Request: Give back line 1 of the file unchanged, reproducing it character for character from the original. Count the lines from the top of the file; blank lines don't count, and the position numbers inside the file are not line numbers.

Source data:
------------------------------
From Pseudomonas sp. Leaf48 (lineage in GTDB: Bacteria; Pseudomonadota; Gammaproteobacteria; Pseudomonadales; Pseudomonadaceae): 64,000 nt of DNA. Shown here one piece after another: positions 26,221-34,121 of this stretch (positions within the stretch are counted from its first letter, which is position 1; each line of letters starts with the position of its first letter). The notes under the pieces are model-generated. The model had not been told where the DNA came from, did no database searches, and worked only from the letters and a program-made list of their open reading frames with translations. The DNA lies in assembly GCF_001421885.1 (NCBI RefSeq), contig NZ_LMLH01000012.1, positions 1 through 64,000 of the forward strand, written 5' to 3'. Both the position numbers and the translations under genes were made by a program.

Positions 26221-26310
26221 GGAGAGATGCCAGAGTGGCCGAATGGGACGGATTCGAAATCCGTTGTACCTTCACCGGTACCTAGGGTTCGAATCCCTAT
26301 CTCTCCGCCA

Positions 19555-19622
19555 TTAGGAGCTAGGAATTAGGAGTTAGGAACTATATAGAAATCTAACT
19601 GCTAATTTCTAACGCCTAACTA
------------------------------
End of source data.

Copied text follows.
From Pseudomonas sp. Leaf48 (lineage in GTDB: Bacteria; Pseudomonadota; Gammaproteobacteria; Pseudomonadales; Pseudomonadaceae): 64,000 nt of DNA. Shown here one piece after another: positions 26,221-34,121 of this stretch (positions within the stretch are counted from its first letter, which is position 1; each line of letters starts with the position of its first letter). The notes under the pieces are model-generated. The model had not been told where the DNA came from, did no database searches, and worked only from the letters and a program-made list of their open reading frames with translations. The DNA lies in assembly GCF_001421885.1 (NCBI RefSeq), contig NZ_LMLH01000012.1, positions 1 through 64,000 of the forward strand, written 5' to 3'. Both the position numbers and the translations under genes were made by a program.